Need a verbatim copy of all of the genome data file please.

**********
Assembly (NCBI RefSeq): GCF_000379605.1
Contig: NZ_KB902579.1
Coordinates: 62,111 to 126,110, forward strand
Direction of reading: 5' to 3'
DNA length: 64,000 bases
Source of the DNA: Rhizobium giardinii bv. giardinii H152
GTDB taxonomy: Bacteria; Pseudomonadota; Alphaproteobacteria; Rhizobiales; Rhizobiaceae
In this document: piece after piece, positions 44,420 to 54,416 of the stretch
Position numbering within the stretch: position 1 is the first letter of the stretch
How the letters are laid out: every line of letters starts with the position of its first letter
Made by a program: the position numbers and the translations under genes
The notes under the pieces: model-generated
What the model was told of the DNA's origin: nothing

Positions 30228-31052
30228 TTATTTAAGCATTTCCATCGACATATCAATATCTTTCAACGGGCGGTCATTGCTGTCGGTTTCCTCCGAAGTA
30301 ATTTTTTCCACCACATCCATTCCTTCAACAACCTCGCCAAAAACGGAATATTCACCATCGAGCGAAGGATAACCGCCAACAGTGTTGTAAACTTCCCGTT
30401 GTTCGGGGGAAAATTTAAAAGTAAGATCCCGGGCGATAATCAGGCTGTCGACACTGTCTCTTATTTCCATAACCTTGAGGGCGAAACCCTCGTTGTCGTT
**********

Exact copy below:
Assembly (NCBI RefSeq): GCF_000379605.1
Contig: NZ_KB902579.1
Coordinates: 62,111 to 126,110, forward strand
Direction of reading: 5' to 3'
DNA length: 64,000 bases
Source of the DNA: Rhizobium giardinii bv. giardinii H152
GTDB taxonomy: Bacteria; Pseudomonadota; Alphaproteobacteria; Rhizobiales; Rhizobiaceae
In this document: piece after piece, positions 44,420 to 54,416 of the stretch
Position numbering within the stretch: position 1 is the first letter of the stretch
How the letters are laid out: every line of letters starts with the position of its first letter
Made by a program: the position numbers and the translations under genes
The notes under the pieces: model-generated
What the model was told of the DNA's origin: nothing

Positions 30228-31052
30228 TTATTTAAGCATTTCCATCGACATATCAATATCTTTCAACGGGCGGTCATTGCTGTCGGTTTCCTCCGAAGTA
30301 ATTTTTTCCACCACATCCATTCCTTCAACAACCTCGCCAAAAACGGAATATTCACCATCGAGCGAAGGATAACCGCCAACAGTGTTGTAAACTTCCCGTT
30401 GTTCGGGGGAAAATTTAAAAGTAAGATCCCGGGCGATAATCAGGCTGTCGACACTGTCTCTTATTTCCATAACCTTGAGGGCGAAACCCTCGTTGTCGTT